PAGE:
It's not the instant classic you'd expect from an outing with Kratos himself, but the mechanics and ambition are enough to make it a viable distraction from all the Greek God murdering.

The moment you see a needless dragon roaring upon a fortress wall, you realise Tehra Dark Warrior is gunning for Kratos' throne. Sort of. While it has the ambition of a God Of War epic, it's clearly aware that it can never meet the same execution - Sony Santa Monica threw $40million into crafting God Of War III, and Ready At Dawn are likely to break the bank in terms of PSP budgets when it comes to Ghost Of Sparta. Tehra Dark Warrior, therefore, is a cheap alternative.

Concocted around the premise of century-long wars, Urka'h's, and mystical lands - Tehra Dark Warrior's plot is merely a distraction to the action. A reason to run around cutting people up with a sword. We're fine by that.

The world and art-style is fairly generic. There are orcs, there are skeletons. Your protagonist even, is a digital stereotype - a gaudy half-being with penchant for showing flesh. It's clear Tehra ain't keen on breaking the mould with any area of its presentation. It looks sharp on both the PSP and PS3 though, with some decent animation and clear textures.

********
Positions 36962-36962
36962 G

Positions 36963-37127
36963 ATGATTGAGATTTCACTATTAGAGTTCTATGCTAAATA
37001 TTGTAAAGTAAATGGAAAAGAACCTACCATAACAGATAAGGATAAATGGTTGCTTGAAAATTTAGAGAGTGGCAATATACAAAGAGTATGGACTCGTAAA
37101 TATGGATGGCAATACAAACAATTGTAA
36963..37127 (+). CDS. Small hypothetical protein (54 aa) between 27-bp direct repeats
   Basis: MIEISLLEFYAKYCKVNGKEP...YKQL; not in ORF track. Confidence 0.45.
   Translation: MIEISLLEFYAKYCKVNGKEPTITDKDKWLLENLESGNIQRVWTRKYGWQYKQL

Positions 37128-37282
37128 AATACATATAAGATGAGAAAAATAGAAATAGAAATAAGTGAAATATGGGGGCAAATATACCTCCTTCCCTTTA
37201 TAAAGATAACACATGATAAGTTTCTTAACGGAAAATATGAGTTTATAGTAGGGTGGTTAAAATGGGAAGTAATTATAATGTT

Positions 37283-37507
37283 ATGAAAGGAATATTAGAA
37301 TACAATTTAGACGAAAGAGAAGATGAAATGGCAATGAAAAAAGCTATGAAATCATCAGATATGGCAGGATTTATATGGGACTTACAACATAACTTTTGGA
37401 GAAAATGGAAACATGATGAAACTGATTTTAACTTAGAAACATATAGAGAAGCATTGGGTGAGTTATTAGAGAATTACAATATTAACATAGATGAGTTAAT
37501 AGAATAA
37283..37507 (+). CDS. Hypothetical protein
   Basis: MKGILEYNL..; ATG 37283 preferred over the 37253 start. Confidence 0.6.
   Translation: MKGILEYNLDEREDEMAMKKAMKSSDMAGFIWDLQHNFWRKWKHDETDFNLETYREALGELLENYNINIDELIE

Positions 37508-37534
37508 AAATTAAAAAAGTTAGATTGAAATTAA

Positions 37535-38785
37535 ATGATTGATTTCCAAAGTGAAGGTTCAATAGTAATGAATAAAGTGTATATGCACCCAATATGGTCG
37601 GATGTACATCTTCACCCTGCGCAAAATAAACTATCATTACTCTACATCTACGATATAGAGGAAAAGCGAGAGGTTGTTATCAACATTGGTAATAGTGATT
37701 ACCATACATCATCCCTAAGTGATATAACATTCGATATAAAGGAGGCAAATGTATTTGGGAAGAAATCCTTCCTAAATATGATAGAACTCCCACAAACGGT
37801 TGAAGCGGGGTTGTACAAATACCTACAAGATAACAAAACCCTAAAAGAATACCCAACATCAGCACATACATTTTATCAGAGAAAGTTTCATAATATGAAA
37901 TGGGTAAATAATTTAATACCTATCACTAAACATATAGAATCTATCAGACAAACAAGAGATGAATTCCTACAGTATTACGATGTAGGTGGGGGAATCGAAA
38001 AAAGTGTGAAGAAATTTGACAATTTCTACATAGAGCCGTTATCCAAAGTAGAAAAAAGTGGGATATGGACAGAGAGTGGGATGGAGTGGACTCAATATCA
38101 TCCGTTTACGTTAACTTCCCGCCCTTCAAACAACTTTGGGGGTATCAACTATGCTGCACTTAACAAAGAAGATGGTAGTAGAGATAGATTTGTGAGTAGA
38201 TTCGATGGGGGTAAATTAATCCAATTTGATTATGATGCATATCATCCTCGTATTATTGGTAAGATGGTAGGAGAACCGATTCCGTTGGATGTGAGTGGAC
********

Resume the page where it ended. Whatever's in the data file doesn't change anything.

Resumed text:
The world and characters are simply a means to an end though, really. This is a hack and slash game, and you'll spend most of your time doing exactly that. Hack. Slash. It gets repetitive, but even the holy grail of Kratos can be accused of that. Tehra's gormless but enjoyable. The combat never exactly feels exceptional, but smacking skeletons in the head never really gets old, does it? You'll also get magic attacks and access to new abilities by collecting Mana from fallen enemies.

The game includes two main modes: Story and Challenge. Both involve hitting things on the head. Challenge mode feels a little more varied than the story by its very nature — here you'll be tasked with survival missions of differing circumstances, among others.


Tehra's open about what it is trying to be and is never anything more than that. It's a poor-man's God Of War, and it never assumes to be anything more. But it's a playable experience for little more than a few quid, and it's pretty hard to understate the few hours of entertainment it could provide. If you like God Of War, and you want to check out something cheap to fill the void between now and Ghost Of Sparta, you could do worse. Just don't go into this thinking it is God Of War, 'cos then you'll be disappointed.